¤ Fidel led his country out of poverty, creating employment for all, bringing the infant mortality rate down under the US level, advancing the literacy rate higher than in the US, abolishing official racism, acting in solidarity with the poor and oppressed throughout Latin American and Africa, assisting Vietnam militarily against the US goliath. These struggles favoring the poor over the rich inspired billions of people, many of whom voted their progressive political parties into power.

¤ Without the solidarity Cuba’s leadership and soldiers offered to Angola, and indirectly to Namibia and the black people of South Africa, white racist South Africa with US-Israel support would have likely crushed their struggles for sovereignty. Furthermore, Nelson Mandela would have died in prison—that is what I heard him say in Cuba standing beside Fidel soon after his release from prison. And Fidel not only sent military assistance, he organized the sending of hundreds of thousands of highly educated Cubans around the world to heal and to teach.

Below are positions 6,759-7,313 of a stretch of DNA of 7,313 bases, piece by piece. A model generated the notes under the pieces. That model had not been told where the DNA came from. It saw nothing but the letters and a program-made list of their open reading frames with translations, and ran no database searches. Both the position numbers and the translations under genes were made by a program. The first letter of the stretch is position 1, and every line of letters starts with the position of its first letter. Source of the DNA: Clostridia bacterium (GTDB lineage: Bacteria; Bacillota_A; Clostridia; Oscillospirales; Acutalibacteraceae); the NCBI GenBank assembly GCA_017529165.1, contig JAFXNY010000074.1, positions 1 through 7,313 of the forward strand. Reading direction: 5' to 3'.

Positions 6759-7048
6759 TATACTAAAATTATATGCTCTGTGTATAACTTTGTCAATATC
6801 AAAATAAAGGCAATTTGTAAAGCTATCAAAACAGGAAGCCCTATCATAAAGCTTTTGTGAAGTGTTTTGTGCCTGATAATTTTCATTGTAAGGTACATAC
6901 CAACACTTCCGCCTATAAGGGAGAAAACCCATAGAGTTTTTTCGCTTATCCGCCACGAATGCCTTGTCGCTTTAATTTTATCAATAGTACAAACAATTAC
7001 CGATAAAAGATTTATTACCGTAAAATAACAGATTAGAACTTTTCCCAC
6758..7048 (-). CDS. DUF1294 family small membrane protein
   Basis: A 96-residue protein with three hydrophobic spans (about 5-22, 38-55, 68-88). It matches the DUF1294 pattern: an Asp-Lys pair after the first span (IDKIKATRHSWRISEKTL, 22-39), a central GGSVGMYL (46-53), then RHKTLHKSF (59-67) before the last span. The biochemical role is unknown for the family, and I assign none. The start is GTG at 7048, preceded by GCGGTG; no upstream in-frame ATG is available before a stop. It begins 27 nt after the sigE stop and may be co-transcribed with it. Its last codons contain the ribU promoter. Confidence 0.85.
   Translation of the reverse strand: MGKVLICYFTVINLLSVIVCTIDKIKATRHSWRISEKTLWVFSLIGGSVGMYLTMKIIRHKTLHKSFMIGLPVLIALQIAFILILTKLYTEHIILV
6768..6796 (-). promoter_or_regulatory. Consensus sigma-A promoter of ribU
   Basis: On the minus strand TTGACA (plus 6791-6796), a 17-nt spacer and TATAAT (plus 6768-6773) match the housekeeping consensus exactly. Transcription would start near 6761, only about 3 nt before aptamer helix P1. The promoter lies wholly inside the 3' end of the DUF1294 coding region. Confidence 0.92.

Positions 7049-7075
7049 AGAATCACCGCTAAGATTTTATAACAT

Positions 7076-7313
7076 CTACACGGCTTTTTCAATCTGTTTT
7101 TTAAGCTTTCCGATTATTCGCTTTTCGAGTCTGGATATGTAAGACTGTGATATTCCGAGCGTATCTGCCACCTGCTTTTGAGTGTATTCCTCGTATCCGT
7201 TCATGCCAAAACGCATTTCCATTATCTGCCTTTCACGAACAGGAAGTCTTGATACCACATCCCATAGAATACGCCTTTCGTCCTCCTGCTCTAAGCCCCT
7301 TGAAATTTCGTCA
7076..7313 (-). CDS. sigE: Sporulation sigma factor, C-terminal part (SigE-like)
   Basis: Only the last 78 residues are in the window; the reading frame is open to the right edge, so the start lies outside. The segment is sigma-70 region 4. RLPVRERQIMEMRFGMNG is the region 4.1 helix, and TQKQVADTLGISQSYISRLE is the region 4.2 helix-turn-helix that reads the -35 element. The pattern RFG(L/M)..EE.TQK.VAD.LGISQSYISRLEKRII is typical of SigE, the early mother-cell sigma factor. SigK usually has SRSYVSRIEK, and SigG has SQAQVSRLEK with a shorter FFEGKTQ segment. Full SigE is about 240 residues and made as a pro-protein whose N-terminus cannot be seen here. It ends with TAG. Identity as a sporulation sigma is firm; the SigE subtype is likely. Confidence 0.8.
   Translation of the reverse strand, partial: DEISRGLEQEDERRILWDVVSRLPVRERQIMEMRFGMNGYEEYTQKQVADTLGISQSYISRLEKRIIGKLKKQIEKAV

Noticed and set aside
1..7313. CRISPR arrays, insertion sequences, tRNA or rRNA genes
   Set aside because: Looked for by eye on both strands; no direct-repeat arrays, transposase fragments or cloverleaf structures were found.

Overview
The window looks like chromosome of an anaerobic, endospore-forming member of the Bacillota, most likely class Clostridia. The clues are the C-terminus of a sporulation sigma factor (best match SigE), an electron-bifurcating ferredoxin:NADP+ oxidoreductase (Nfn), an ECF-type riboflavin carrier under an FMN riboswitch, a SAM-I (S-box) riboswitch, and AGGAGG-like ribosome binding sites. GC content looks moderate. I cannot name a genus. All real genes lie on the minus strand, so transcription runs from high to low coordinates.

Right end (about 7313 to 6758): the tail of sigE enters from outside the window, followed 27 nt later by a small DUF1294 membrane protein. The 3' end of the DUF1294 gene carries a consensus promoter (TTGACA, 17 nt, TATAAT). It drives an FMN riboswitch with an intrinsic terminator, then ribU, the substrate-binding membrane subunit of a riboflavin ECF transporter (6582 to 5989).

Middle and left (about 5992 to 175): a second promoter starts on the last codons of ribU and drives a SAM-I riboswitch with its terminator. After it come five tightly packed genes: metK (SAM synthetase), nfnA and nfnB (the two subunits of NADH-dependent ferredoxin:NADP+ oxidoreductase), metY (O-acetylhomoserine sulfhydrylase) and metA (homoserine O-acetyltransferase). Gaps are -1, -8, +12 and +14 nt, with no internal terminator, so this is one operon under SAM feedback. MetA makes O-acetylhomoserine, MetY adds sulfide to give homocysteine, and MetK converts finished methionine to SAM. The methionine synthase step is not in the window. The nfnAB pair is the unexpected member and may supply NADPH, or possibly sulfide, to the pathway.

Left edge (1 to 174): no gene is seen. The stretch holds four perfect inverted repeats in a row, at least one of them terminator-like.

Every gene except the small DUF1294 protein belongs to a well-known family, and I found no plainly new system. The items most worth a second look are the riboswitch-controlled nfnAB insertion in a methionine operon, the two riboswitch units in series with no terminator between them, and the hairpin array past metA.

¤ Fidel was Cuba’s Don Quijote, alongside Che Guveara. His idea of socialism was different from the Soviet’s and China, and surely more humanitarian than capitalism’s. No police or soldiers shooting in the streets, no death squads, no massacres, no Gulags, no torturing, plenty of social human rights, yet with fewer civil rights than promised.

¤ Fidel defied the monster and got away with it all these years, something cherished by billions in a hundred countries. He even brought a warmongering US president to his land, sporting his fine talk. For the first time, the perennial enemy pretends to be a friend hoping to stab Cuba in the back.

Fidel, Cuba and Me

In 1980, I fell in love with a Danish woman, Grethe Porsgaard, and moved to her country. On my way to assist the rebellion in El Salvador, in 1987, we traveled to Cuba. This was my first visit to Cuba and my first book had just come out when I met Fidel.